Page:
It’s one thing to talk about sending messages based on the achievements of our civilization. But what about just sending our DNA? Yes, it doesn’t capture (at least in any direct way) all our intellectual achievements. But it does capture a couple of billion years of biological evolution, and represent a kind of memorial of the 10^{40} or so organisms that have ever lived on our planet.
Of course, we might again ask “what does it mean?”. And indeed one of the points of Darwinism is that the forms of organisms (and the DNA that defines them) arise purely as a consequence of the process of biological evolution, without any “intentional design”. Needless to say, when we actually start talking about biological organisms there’s a tremendous tendency to say things like “that mollusc has a pointy shell because it’s useful in wedging itself in rocks”—in other words, to attribute a purpose to what has arisen from evolution.
So what would we be communicating by sending DNA (or, for that matter, complete instances of organisms)? In a sense we’d be providing a frozen representation of history, though now biological history. There’s an issue of context again too. How does one interpret a disembodied piece of DNA? (Or, what environment is needed to get this spore to actually do something?)
Long ago it used to be said that if there were “organic molecules” out in space, it’d be a sign of life. But in fact plenty of even quite complex molecules have now been found, even in interstellar space. And while these molecules no doubt reflect all sorts of complex physical processes, nobody takes them as a sign of anything like life.
So what would happen if aliens found a DNA molecule? Is that elaborate sequence a “meaningful message”, or just something created through random processes? Yes, in the end the sequences that have survived in modern DNA reflect in some way what leads to successful organisms in our specific terrestrial environment, though—just as with technology and language—there is a certain feedback in the way that organisms create the environment for others.
But, so, what does a DNA sequence show? Well, like a library of human knowledge, it’s a representation of a lot of elaborate historical processes—and of a lot of irreducible computation. But the difference is that it doesn’t have any “spark of human intention” in it.
Needless to say, as we’ve been discussing, it’s hard to identify a signature for that. If we look at things we’ve created so far in our civilization, they’re typically recognizable by the presence of things like (what we at least currently consider) simple geometrical forms, such as lines and circles and so on. And in a sense it’s ironic that after all our development as a civilization, what we produce as artifacts look so much simpler than what nature routinely produces.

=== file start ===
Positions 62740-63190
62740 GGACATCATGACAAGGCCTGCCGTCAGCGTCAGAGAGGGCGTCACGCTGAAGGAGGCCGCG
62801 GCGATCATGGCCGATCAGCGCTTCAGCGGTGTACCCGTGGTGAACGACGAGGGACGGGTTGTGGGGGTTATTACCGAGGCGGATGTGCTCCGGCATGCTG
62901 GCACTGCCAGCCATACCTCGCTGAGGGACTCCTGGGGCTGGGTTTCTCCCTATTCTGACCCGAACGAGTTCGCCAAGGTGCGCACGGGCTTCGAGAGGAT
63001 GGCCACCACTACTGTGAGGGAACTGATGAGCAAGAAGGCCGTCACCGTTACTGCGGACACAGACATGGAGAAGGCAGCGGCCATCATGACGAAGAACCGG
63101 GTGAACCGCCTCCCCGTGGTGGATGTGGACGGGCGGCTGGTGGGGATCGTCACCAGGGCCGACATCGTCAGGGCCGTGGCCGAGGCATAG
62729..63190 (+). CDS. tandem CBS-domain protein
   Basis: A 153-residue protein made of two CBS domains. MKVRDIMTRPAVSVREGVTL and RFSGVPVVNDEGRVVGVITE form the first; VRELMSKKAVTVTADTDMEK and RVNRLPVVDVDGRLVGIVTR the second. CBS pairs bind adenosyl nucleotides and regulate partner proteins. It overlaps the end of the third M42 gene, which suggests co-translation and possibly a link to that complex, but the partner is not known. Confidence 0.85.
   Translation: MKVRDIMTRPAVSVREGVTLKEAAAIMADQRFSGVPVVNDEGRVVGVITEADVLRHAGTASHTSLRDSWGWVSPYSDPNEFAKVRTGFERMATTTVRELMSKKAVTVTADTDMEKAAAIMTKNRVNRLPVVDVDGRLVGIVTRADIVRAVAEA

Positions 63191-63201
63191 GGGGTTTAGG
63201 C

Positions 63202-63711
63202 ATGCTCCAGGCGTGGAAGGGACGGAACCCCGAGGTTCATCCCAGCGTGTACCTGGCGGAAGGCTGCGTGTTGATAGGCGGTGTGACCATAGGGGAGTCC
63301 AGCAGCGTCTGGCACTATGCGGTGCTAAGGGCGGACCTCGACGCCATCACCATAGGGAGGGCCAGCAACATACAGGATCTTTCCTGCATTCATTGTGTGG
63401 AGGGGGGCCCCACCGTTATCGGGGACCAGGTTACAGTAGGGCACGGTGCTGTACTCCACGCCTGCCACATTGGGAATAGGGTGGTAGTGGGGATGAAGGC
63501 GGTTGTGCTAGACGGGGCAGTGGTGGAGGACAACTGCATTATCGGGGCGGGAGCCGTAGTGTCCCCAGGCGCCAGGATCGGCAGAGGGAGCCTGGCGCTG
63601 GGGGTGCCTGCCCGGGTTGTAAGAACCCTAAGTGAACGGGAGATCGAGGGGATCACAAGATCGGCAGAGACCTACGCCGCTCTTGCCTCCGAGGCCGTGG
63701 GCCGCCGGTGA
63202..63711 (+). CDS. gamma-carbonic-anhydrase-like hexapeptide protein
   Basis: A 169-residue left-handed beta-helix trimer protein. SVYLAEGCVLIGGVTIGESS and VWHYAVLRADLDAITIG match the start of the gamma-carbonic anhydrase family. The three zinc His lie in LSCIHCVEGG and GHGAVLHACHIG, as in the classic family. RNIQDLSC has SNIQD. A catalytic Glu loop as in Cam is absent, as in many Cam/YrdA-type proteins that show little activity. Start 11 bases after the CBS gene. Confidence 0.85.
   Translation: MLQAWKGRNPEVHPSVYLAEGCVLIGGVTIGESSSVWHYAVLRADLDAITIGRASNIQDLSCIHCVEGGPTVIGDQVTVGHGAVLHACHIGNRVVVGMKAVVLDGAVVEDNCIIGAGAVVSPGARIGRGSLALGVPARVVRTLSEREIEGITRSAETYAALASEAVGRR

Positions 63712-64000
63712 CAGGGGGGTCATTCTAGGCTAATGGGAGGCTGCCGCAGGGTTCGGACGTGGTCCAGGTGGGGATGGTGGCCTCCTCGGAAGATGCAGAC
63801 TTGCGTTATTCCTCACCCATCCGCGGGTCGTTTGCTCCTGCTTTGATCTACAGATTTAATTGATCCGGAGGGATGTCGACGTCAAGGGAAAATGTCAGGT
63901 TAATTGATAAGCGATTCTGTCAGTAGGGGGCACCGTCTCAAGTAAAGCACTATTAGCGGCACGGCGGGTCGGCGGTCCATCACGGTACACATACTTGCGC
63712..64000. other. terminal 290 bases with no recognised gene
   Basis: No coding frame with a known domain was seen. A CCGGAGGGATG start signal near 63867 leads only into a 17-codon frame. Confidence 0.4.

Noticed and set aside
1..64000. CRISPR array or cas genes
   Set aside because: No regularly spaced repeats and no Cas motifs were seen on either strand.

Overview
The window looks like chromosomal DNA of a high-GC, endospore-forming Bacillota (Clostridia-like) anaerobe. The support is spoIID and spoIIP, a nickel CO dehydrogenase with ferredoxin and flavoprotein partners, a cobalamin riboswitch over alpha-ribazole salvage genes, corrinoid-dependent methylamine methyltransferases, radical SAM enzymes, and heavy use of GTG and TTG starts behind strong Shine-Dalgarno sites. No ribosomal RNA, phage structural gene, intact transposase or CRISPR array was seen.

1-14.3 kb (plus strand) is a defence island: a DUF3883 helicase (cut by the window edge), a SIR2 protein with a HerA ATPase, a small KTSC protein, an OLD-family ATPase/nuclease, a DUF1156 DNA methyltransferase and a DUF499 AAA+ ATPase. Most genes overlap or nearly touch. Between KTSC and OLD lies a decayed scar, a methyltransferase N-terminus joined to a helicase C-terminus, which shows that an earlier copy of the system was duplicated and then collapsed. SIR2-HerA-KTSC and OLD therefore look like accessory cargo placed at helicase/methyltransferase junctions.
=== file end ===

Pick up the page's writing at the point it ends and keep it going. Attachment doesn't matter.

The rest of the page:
And we don’t have to look at biology, with all its effort of biological evolution. We can just as well think of physics, and things like the forms of snowflakes or splashes or turbulent fluids.
As I’ve argued at length, the real point is that out in the computational universe of possible programs, it’s actually easy to find examples where even simple underlying rules lead to highly complex behavior. And that’s what’s happening in nature. And the only reason we don’t see that usually in the things we construct is that we constrain ourselves to use engineering practices that avoid complexity, so that we can foresee their outcome. And the result of this is that we tend to always end up with things that are simple and familiar.
Now that we understand more about the computational universe, we can see, however, that it doesn’t always have to be this way. And in fact I have had great success just “mining the computational universe” for programs (and structures) that turn out to be useful, independent of whether one can “understand” how they operate. And something like the same thing happens when one trains a modern machine learning system. One ends up with a technological system that we can identify as achieving some overall purpose, but where the individual parts we can’t particularly recognize as doing meaningful things.
And indeed my expectation is that in the future, a smaller and smaller fraction of humancreated technology will be “recognizable” and “understandable”. Optimized circuitry doesn’t have nice repetitive structure; nor do optimized algorithms. Needless to say, it’s sometimes hard to tell what’s going on. Is that pattern of holes on a speakerphone arranged to optimize some acoustic feature, or is it just “decorative”?